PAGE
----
FG orders ministries, schools in Abuja to shut down for World Economic Forum

By IAfrica
In Nigeria
May 2nd, 2014
0 Comments
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 All government offices and  schools in the Federal Capital Territory (FCT) are to be shut down  on Wednesday and Thursday when Nigeria will be hosting  the World Economic Forum Africa.

The shutdown is at the instance of the Federal Government in response  to the recent bomb blasts at Nyanya, near Abuja.

It   pleaded with the delegates for the summit “not to let terror win” by staying away.

The Secretary to the Government of the Federation, Chief  Pius Anyim, in a statement  asked private organizations with large staff  to also shut down business during the two days.

He said the move “is to ease the flow of traffic within the city and enable participants carry out their assigned roles and participate actively at the World Economic Forum Africa.”

A suspected car bomb killed 19 people and wounded 60   on Thursday night at Nyanya next to the bus stop where a rush-hour bomb attack killed 75 people on April 14.

The bombs, along with the abduction of 200 girls from  the Government Secondary School, Chibok, Borno State, threaten to overshadow the WEF conference’s emphasis on Africa’s positive growth story.

The girls, who were taking examnations, were taken away on trucks on the same day as the bus station bombing.

The Federal Government is expected to  mount a huge security operation to protect the WEF scheduled for  Wednesday and Thursday.

A regional replica of the Davos, Switzerland, event, it will bring together international leaders, policy-makers, entrepreneurs and philanthropists.

“We want to state categorically that the President Goodluck Ebele Jonathan administration will not be diverted nor will it give in to these nefarious acts of terrorism,” Finance Minister Ngozi Okonjo-Iweala said in a statement  yesterday.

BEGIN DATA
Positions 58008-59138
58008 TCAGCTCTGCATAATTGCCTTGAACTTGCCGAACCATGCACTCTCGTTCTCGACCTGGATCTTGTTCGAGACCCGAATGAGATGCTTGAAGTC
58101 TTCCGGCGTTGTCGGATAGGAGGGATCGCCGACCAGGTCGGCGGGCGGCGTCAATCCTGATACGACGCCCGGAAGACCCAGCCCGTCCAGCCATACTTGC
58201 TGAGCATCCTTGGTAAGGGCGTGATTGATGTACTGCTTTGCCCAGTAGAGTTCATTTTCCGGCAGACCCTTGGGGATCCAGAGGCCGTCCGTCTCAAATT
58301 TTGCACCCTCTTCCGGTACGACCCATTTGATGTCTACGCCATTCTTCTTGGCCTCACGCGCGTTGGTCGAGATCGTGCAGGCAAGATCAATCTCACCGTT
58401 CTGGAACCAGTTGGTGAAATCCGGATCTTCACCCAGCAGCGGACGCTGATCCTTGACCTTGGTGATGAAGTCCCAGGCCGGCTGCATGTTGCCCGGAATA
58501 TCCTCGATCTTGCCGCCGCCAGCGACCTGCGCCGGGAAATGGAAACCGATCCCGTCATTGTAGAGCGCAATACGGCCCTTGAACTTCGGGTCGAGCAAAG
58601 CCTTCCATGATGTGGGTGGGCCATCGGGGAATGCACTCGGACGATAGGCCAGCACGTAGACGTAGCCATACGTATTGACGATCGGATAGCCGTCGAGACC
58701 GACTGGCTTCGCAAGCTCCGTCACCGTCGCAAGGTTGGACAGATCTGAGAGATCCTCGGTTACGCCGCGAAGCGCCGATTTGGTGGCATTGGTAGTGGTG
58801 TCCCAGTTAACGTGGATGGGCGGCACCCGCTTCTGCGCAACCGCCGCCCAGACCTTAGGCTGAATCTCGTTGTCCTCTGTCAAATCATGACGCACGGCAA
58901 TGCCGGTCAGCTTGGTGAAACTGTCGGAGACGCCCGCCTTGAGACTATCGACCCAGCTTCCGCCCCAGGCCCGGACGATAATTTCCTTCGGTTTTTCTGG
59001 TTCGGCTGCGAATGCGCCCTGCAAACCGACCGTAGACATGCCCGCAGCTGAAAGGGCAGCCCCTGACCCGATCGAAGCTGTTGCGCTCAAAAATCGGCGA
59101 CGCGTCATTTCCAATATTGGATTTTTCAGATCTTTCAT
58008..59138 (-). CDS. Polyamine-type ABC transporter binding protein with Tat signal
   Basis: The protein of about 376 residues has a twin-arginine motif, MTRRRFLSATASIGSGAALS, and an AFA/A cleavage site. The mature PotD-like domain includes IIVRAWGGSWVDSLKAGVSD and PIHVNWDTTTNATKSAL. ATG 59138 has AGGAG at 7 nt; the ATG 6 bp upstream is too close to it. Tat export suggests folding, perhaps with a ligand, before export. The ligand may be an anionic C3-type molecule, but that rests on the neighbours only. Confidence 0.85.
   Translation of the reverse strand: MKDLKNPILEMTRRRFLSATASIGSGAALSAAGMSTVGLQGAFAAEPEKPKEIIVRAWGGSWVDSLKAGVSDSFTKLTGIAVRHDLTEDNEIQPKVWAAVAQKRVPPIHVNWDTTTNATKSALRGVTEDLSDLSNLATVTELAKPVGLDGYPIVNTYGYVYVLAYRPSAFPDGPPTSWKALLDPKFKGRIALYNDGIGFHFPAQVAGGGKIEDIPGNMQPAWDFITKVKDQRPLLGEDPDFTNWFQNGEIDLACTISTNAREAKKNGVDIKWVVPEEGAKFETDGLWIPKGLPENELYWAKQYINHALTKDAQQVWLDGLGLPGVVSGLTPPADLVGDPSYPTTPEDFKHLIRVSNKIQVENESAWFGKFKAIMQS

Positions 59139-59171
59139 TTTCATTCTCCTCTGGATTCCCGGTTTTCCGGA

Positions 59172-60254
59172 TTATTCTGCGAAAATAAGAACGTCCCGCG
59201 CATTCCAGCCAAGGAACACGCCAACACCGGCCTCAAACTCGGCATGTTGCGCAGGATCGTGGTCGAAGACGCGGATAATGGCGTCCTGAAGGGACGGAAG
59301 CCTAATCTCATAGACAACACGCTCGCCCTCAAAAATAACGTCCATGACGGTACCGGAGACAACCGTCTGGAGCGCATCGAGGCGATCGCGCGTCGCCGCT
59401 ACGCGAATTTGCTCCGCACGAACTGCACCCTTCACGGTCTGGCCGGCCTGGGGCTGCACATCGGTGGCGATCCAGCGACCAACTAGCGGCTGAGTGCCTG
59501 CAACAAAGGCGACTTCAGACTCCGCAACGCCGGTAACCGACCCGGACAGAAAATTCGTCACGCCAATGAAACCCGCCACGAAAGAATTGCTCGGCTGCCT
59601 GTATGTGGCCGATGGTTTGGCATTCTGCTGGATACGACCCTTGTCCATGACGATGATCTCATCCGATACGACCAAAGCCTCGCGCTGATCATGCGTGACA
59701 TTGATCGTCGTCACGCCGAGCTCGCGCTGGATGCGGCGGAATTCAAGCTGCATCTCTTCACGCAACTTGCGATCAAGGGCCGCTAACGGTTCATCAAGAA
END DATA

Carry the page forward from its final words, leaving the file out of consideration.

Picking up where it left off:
“The government has taken the strongest measures to ensure a safe forum. We ask participants not to let terror win,” she said.

Despite the repeated assurances on security, there were signs that not all the delegates were convinced that Nigerian authorities could keep the capital safe during the event.

Fernando de Sousa, General Manager of Microsoft Africa Initiatives, cancelled his trip “for security reasons following the bombings in Abuja”, a PR company representing the firm said.

Interior Minister Abba Moro told Reuters that security in Abuja city centre would make it very difficult for any insurgents to find their way in.

He also said security forces were close to rescuing the missing girls.

“Defence High Command is doing everything to secure the release of these girls. We are closing in on their location. Hopefully in the next couple of days, they will be rescued,” Moro said in a telephone interview.

But he added: “The government has to be careful. Any all-out forceful rescue of these kids could undermine their safety.”

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